South Korea has rejected claims by North Korea that it poisoned its players before last week's 2010 World Cup qualifier in Seoul, as tensions mounted over the North's long-range rocket launch on Sunday.
A statement carried by North Korea's official news agency KCNA on Sunday called the alleged poisoning "a product of (South Korean President) Lee Myung-bak group's moves for confrontation with the DPRK (North Korea) and a deliberate behaviour bred by the unsavoury forces instigated by it."
It also accused the match's Omani referee of bias, adding: "The match thus turned into a theatre of plot-breeding and swindling."
In Wednesday's Group Two qualifier, South Korea scored with three minutes remaining to beat the North 1-0, with the visitors furious that Jong Tae-se's second-half header, which appeared to have crossed the line, was ruled out by the referee.
Kim Joo-sung, (South) Korean Football Association (KFA) international affairs chief, said the accusations were politically motivated and baseless.
"The statement sets a high political tone, not about the sport itself. There's no need to respond to it," Kim was quoted as saying by South Korean news agency Yonhap on Monday.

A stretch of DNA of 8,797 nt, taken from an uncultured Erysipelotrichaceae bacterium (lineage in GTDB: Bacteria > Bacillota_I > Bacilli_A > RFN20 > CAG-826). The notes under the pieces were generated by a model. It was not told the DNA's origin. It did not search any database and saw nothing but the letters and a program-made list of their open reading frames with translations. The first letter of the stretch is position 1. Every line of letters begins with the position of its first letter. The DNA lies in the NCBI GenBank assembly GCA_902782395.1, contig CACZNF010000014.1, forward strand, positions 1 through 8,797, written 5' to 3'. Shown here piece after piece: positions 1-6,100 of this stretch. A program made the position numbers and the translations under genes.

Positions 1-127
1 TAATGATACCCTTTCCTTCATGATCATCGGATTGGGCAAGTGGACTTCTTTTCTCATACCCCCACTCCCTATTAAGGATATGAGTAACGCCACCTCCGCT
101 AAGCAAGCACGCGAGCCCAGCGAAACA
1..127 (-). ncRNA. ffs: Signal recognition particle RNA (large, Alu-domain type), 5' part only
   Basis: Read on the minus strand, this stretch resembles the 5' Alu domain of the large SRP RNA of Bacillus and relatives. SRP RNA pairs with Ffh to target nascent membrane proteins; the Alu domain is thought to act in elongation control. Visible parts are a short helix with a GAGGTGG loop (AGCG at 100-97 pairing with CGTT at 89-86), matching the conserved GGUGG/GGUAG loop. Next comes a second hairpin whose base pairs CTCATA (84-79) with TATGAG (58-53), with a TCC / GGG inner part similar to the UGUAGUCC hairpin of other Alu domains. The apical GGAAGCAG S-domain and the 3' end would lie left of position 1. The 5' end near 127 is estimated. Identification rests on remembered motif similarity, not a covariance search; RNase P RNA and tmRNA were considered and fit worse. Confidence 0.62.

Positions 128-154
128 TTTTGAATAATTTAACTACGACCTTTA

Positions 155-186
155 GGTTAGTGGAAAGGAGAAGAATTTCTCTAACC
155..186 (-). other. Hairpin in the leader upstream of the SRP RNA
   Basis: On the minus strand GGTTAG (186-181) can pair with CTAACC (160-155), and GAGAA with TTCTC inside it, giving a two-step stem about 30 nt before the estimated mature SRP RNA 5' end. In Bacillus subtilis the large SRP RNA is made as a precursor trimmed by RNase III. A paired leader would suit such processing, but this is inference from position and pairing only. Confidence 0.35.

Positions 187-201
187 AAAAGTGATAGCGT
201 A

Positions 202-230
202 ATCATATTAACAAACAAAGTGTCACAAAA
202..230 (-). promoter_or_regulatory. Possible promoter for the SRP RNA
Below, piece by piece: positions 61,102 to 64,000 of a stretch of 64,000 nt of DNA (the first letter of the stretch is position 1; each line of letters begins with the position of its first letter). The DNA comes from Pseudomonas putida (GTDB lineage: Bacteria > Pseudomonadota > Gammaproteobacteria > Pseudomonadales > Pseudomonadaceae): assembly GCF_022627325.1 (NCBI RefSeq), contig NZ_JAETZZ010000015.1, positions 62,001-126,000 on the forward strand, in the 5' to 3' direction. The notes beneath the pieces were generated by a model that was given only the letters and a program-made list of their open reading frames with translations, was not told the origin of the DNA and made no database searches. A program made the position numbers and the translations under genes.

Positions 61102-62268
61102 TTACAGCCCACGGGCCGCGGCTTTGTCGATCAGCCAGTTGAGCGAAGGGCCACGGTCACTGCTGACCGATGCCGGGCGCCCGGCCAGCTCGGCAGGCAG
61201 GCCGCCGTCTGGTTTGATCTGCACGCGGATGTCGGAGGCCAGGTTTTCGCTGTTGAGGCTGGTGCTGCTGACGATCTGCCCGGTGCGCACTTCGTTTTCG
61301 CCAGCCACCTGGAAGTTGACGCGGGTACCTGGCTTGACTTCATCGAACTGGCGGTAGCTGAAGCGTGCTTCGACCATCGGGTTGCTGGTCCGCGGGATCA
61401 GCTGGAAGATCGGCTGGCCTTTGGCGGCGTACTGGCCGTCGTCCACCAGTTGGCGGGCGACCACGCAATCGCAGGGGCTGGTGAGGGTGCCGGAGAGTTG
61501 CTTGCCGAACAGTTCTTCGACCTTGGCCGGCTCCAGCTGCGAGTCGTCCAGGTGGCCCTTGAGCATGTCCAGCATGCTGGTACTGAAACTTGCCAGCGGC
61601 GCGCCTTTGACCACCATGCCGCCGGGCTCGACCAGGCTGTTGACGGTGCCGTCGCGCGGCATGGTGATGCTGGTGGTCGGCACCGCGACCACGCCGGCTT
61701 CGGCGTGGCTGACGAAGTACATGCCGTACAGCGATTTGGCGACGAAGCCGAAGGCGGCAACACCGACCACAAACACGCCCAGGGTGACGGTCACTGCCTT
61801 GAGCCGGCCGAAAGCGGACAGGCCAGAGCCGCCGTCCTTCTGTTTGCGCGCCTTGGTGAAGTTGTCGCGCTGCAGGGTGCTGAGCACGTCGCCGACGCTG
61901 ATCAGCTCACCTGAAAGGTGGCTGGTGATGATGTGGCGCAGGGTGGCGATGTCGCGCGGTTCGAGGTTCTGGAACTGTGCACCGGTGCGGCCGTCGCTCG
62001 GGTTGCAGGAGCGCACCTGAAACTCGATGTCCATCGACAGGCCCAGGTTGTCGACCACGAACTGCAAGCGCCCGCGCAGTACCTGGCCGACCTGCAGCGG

"If an accident happens during training or transit, and it affects the match, the host country should take responsibility for the accident.
"But matters related to hotels or the food are the responsibility of the visiting team."
The North Korean statement came amid heightened tensions on the Korean peninsula surrounding Sunday's launch of a long-range rocket, which triggered international outrage and prompted the U.N. security Council to call an emergency meeting.
South Korean Foreign Minister Yoo Myung-hwan said the launch was a "provocative act" that threatened peace and stability.
KFA president Cho Chung-yun, who is also a vice-president for soccer's world governing body Fifa, rejected the North's demands for an apology over the alleged poisoning and said no further action was needed.
"North Korea decided on everything, including accommodation, and we were never involved in the process," local media quoted him as saying. "It's not a matter to investigate."
South Korea lead World Cup qualifying Group Two on 11 points, followed by North Korea and Saudi Arabia on 10 points. The top two automatically qualify for South Africa 2010.Reuse content